Atmosphere

Air toxics and indoor air quality in Australia

State of knowledge report
Environment Australia, 2001
ISBN 0 6425 4739 4

Part C: Factsheets (continued)

Toluene (methylbenzene)

Substance name: Toluene (methylbenzene)
CASR number: 108-88-3
Molecular formula: C7H8
Synonyms: Toluol; phenyl methane; methylbenzol; methyl-benzene; monomethylbenzene

Physical and chemical properties

Toluene is a clear, colourless liquid with a sweet smell.

Melting point: -95°C
Boiling point: 110.6°C
Specific gravity: 0.867 at 20°C
Vapour pressure: 3.13
Flashpoint: 4°C

Toluene is noncorrosive, flammable and insoluble in water, but soluble in most organic solvents.

Common uses

Most toluene is used as a component of petrol. It is also used in paints, lacquers, inks, adhesives, rubber, and cleaning agents. It is used to manufacture benzene, urethane raw materials, and other organic chemicals, and in the production of pharmaceuticals, dyes, and cosmetic nail products. In Australia, it is used against roundworms and hookworms, in metal and timber coatings, in the dewaxing of lubricating oils and as a solvent in epoxy resins.

Sources of emissions

Point sources

The primary sources of toluene are the industries that manufacture it or use it in production. These include oil refineries, the chemical industry, rubber manufacturers, the pharmaceutical industry and manufacturers of paints, varnishes and lacquers. It is also emitted in metal degreasing and printing These emissions are mainly to the air, but also to the soil and water. Residues may be present in empty drums.

Diffuse sources, and point sources included in aggregated emissions data

Other possible emitters of toluene are vapours and spilling of petrol, commercial and household painting and paint, varnish and lacquer removal, tobacco smoke, and consumer products containing toluene. These emissions are to the air unless there is a spill.

Natural sources

Natural sources of toluene include volcanoes, forest and bush fires and crude oil.

Mobile sources

Some toluene is found in vehicle exhaust.

Consumer products that may contain toluene

Products include adhesives, auto polish and cleaners, floor polish, hard surface cleaners, paints, inks, paint cleaners, paint and varnish removers and thinners, coatings, particleboard, leather dressings, lubricating oils, fingernail enamels and removers, shoe polish and cleaners, solvent-thinned products (exterior stains, primers, interior stains, clear finish), colouring pens and markers, wood office furniture and vinyl flooring.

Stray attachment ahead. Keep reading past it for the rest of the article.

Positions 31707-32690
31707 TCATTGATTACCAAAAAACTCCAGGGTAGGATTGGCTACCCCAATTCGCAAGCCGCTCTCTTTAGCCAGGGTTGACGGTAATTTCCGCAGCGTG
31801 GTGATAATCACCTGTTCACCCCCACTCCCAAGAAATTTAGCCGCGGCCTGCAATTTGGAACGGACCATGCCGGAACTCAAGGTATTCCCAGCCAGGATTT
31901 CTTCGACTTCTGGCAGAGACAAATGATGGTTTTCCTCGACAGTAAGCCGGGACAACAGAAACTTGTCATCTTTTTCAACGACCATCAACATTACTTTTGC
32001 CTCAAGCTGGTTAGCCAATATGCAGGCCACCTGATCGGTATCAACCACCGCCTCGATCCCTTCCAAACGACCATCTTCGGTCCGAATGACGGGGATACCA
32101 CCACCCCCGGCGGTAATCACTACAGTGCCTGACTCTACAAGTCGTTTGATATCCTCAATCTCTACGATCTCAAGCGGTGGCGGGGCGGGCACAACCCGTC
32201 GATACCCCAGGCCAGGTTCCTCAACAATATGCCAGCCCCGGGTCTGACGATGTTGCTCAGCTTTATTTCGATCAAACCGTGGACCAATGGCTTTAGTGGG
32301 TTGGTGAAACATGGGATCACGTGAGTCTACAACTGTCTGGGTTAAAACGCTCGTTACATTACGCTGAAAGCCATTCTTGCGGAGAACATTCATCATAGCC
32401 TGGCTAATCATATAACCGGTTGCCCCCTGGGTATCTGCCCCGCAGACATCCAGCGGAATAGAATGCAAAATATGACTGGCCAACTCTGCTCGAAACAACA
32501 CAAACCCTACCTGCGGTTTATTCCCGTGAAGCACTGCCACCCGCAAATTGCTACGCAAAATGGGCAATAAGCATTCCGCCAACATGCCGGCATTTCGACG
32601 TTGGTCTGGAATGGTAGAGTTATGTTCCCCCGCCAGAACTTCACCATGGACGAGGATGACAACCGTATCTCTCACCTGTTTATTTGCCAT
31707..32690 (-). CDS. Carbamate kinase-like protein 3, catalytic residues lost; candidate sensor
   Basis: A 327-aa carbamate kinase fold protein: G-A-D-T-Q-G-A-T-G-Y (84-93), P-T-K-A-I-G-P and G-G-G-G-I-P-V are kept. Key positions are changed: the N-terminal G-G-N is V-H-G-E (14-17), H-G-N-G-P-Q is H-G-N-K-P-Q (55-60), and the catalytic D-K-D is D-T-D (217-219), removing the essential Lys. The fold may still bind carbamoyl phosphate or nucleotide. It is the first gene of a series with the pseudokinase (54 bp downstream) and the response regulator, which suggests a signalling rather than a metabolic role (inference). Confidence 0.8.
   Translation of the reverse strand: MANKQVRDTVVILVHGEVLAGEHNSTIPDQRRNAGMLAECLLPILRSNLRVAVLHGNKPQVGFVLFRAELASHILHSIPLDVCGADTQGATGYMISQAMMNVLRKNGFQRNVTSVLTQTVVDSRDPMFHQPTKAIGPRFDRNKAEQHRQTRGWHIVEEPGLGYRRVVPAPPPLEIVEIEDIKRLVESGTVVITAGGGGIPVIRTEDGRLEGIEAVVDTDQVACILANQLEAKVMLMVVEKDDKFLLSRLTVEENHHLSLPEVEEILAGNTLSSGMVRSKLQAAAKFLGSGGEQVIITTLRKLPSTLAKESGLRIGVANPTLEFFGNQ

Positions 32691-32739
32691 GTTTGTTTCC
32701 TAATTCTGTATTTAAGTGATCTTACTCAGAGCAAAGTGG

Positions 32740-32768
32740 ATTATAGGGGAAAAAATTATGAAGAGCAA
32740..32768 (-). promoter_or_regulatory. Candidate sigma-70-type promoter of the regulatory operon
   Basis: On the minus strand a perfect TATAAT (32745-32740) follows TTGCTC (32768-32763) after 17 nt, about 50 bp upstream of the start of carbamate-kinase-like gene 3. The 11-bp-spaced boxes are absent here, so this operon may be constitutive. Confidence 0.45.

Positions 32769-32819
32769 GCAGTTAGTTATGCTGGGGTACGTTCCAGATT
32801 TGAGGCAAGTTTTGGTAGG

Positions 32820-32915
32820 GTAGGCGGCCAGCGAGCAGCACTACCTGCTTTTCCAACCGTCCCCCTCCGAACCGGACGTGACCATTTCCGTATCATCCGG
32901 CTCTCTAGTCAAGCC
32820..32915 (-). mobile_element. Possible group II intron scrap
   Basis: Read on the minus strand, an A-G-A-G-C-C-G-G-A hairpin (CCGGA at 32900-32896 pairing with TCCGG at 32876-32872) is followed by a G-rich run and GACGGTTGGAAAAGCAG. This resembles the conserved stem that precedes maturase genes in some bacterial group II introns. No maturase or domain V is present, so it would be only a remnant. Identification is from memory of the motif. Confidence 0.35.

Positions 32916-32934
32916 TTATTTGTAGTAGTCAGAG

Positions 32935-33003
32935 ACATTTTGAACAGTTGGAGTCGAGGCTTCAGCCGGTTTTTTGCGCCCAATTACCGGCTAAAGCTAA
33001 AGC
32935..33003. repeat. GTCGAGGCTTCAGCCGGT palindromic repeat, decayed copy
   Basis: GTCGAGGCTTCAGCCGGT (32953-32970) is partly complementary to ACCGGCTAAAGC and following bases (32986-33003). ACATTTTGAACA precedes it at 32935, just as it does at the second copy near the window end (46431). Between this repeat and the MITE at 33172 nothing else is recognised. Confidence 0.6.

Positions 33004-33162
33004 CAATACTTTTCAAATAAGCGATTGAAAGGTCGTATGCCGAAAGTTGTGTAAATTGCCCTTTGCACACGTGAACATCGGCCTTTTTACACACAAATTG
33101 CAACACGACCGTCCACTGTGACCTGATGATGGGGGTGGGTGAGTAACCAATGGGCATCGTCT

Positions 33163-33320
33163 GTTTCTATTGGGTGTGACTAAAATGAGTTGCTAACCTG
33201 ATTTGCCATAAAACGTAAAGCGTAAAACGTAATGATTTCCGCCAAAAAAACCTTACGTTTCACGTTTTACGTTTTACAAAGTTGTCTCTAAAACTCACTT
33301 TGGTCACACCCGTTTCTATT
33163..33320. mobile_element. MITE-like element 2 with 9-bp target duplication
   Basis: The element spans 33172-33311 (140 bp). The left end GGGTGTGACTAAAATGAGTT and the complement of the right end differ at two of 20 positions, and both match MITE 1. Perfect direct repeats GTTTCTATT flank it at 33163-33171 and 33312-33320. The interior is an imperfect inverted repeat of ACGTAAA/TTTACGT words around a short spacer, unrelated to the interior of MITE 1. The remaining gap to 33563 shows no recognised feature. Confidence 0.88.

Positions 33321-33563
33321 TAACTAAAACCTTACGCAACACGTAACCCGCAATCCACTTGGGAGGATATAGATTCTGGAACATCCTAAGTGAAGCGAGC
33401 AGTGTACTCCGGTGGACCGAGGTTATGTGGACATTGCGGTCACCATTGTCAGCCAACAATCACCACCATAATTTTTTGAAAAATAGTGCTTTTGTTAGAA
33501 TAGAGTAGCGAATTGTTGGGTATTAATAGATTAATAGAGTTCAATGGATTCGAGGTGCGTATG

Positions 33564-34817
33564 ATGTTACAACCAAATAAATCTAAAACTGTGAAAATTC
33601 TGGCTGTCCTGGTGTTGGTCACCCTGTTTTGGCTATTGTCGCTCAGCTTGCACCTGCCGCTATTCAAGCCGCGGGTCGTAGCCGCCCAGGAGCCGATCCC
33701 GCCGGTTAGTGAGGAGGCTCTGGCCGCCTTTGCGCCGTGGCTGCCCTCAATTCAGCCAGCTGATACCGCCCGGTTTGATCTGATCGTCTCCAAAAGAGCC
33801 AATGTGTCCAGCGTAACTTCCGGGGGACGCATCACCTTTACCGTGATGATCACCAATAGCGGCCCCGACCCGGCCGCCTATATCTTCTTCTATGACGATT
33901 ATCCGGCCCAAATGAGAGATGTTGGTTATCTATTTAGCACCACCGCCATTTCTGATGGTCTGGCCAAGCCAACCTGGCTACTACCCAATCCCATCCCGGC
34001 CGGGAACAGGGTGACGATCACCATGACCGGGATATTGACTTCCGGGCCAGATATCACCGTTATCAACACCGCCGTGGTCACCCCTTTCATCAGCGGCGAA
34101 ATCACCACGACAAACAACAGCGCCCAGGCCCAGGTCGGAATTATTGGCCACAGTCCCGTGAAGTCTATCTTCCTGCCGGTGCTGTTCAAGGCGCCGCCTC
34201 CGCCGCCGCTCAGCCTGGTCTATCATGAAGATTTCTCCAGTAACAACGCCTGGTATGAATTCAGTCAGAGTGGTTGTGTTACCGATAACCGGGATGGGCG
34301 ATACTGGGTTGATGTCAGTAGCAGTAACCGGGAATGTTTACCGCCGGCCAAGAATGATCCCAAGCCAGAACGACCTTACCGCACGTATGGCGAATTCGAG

Health effects

How might I be exposed to toluene?

Consumers are most likely to be exposed to toluene by smoking or by using consumer products containing toluene (paints, varnish, nail polish, paint cleaners, stain removers, etc.), especially if there is not good ventilation. Because toluene is used in many consumer products and is found in tobacco smoke, short-term indoor concentrations may be elevated above the levels considered safe for workers. Workers in the industries that use or produce toluene are at risk of exposure. Consumers can also be exposed to toluene by exposure to air from production and processing facilities that use toluene, and from automotive exhaust. Sniffing glue or paint can also lead to high exposures.

By what pathways might toluene enter my body?

Toluene will enter the body if we breathe in contaminated air, breathe in tobacco smoke, or consume contaminated food or water. It can be absorbed through the skin if liquid toluene is in contact with the skin. Human exposure occurs mainly by breathing air containing toluene. Toluene usually leaves the body within 12 hours.

Health guidelines

National Occupational Health and Safety Commission (NOHSC):

Toluene is listed by the NOHSC as a substance under review regarding skin absorption.

Australian Drinking Water Guidelines (NHMRC and ARMCANZ 1996):

What effect might toluene have on my health?

Short-term exposure to high levels of toluene results first in light-headedness and euphoria, followed by dizziness, sleepiness, unconsciousness, and in some cases death. When exposure is stopped prior to death the symptoms disappear. Long-term exposures at low levels can affect the kidneys. Long-term exposures to high levels by intentional abuse have been linked to permanent brain damage. Also reported are problems with speech, vision, and hearing, loss of muscle control, loss of memory and balance and reduced scores on psychological tests.

Environmental effects

Environmental fate

Toluene quickly evaporates to a gas if released as a liquid. It evaporates from both water and soil when exposed to air. It breaks down in the air in a few days into other chemicals (benzaldehyde and cresol, which are harmful to humans). In soil and water, bacteria break it down.

Environmental transport

Industrial emissions of toluene can produce elevated concentrations in the atmosphere around the source. Because of its short life-expectancy in the atmosphere, toluene is expected to be confined to the local area within which it is emitted. Toluene that makes its way into the ground, and does not evaporate, may move through the ground and enter groundwater (bore water); it is degraded in the water within days.

Environmental guidelines

Australian Water Quality Guidelines for Fresh and Marine Waters (ANZECC 1992):

What effect might toluene have on the environment?

Toluene evaporates when exposed to air. It also evaporates from water. In air, it quickly reacts to form other chemicals; in water and soil, bacteria break it down. Toluene has caused membrane damage to the leaves in plants. It has moderate toxicity to aquatic life in the short and long terms. Chronic and acute effects on birds or land animals have not been determined. Toluene is expected to bioaccumulate minimally.

Key

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